Courtesy: Atlantic 10 Conference

Dayton's "Big Steve" Leaves Big Legacy

By Atlantic 10 Conference

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(Editor's Note:  The team of University of Dayton alumni that is entered into The Basketball Tournament has chosen to salute the Flyer fans by adopting the name "Red Scare." UD's TBT team has also chosen to honor the memory of one of their former teammates, Steve McElvene, by wearing a patch with the number 5 – Steve's number – on their uniforms.
With that in mind, here is a story about Steve and how he is making a difference even in death, courtesy of LifeConnection.)


DAYTON -- Steve McElvene, aka "Big Steve," was and still is a beloved member of the University of Dayton Flyer basketball community. 

Steve made his mark both on and off the court with his big play and even bigger personality. He made his way into the record books by blocking more shots in a season than any player before him. His mother, Jenell, describes him as a constant helper who went out of his way for others, and someone who "always wanted to make your day brighter". 

Sadly, just two months after the 2016 season, Steve's life was cut far too short. He passed away from previously undiagnosed cardiomyopathy. 

During a video presentation at the Jan. 6 University of Dayton men's basketball game, Jenell shared that Steve wanted to be an organ, eye and tissue donor. After the 2016 school year, he went home to Fort Wayne, Indiana for a quick summer break before basketball workouts started up again. Steve lost his driver's license, so on the day before he passed away, he went to the BMV with Jenell to get a new one. Steve said "yes" to saving lives through organ, eye and tissue donation. 

While Steve's death was a tragic end to a vibrant life, his decision to register as a donor turned that ending into a new beginning. Through Steve's selfless decision, he lives on in the more than 75 people who received his gifts of tissue donation.

During the video presentation, the crowd was amazed to hear about the benefits of tissue donation — life-saving skin grafts for burn victims, bone grafts that prevent amputation, tendons that repair mobility and could even help someone get back on the basketball court, and more. It was clear that even in his death, Steve made a tangible, life-changing impact in the lives of so many others.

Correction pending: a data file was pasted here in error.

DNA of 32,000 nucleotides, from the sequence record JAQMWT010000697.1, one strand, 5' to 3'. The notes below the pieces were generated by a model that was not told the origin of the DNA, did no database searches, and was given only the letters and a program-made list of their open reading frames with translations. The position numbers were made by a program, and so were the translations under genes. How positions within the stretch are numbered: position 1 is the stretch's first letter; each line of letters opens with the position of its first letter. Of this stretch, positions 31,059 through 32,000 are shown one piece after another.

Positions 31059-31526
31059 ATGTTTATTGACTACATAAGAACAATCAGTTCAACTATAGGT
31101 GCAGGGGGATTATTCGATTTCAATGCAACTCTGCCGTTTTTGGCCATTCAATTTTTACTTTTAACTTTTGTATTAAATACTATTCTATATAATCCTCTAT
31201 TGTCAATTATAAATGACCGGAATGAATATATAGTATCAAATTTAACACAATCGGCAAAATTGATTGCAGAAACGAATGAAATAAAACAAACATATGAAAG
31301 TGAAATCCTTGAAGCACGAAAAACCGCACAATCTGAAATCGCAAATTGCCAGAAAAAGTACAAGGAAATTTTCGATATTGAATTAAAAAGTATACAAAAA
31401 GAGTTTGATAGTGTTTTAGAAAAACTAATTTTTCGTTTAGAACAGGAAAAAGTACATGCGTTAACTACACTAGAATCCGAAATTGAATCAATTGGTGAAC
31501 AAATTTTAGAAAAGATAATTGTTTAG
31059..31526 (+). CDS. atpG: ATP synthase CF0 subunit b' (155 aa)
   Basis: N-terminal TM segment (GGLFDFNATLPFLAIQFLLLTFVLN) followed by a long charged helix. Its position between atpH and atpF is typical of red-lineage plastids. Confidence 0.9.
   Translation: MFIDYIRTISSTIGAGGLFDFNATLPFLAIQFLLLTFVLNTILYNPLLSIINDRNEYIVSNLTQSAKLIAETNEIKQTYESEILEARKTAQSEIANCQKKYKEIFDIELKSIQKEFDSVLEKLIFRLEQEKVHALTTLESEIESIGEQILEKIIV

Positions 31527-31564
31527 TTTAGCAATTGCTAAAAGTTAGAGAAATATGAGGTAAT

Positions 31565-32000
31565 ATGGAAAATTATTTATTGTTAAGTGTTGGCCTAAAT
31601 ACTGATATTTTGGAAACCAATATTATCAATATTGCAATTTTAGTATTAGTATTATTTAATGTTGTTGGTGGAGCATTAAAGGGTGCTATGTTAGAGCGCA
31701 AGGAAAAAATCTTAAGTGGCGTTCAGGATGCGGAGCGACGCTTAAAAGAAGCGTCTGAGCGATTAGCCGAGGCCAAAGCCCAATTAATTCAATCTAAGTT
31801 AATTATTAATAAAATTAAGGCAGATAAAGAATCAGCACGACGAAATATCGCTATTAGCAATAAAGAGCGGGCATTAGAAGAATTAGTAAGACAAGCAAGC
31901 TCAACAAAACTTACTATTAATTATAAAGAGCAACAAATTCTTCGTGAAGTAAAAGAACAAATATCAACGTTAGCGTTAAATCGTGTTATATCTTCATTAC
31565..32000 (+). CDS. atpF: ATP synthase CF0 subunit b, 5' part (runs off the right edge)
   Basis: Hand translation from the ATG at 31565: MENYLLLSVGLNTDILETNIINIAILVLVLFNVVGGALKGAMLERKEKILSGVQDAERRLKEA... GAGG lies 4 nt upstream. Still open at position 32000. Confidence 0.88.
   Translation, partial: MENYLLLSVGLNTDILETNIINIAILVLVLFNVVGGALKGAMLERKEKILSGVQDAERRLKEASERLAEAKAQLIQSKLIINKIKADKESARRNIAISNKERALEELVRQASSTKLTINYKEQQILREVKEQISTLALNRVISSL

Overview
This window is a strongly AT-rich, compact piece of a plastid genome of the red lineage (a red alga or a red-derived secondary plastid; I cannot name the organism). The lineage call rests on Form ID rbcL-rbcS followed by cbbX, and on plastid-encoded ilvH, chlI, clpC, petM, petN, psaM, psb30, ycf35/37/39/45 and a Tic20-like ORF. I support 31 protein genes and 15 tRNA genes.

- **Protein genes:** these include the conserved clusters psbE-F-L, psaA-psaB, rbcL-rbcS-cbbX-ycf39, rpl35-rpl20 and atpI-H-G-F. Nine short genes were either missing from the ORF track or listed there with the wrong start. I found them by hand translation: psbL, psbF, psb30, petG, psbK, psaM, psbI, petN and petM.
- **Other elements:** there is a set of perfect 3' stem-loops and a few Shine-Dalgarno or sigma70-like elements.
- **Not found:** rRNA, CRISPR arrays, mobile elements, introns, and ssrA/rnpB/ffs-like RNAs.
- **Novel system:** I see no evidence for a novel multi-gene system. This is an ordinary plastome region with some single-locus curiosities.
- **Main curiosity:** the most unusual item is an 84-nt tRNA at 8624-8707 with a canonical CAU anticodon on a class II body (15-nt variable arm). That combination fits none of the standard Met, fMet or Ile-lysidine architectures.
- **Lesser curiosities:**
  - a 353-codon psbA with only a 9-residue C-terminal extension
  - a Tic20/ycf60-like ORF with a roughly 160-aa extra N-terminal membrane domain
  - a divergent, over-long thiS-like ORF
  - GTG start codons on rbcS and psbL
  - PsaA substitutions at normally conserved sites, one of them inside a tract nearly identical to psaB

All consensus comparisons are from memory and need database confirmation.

On New Year's Day, Steve's family was in Pasadena, Calif. for the Rose Parade, where Steve and his life-saving legacy were honored through a floragraph on the Donate Life Float. 

After spending time with Steve's family, it was easy to see how proud they are of him. They had not been back to the University of Dayton Arena since Steve was a player there. They knew that Steve was loved, but being able to feel that love from 13,000 fans through a standing ovation was truly inspirational. 

As the video presentation concluded, the University of Dayton had one more surprise in store for Steve's family. The basketball team has titled its Defensive Player of the Year Award after Steve. Through that honor, the legacy he left through tissue donation and so much more, Steve will always be remembered and loved in the Dayton community and beyond. 

Thank you to the University of Dayton for allowing Life Connection of Ohio, Community Tissue Services and Lions Eye Bank of West Central Ohio to honor Steve in a big way.

For more information or to register as an organ, eye and tissue donor, visit lifeconnection.org.

The Red Scare will begin TBT play in the Columbus Regional on July 19.  For more information on The Basketball Tournament, click here.


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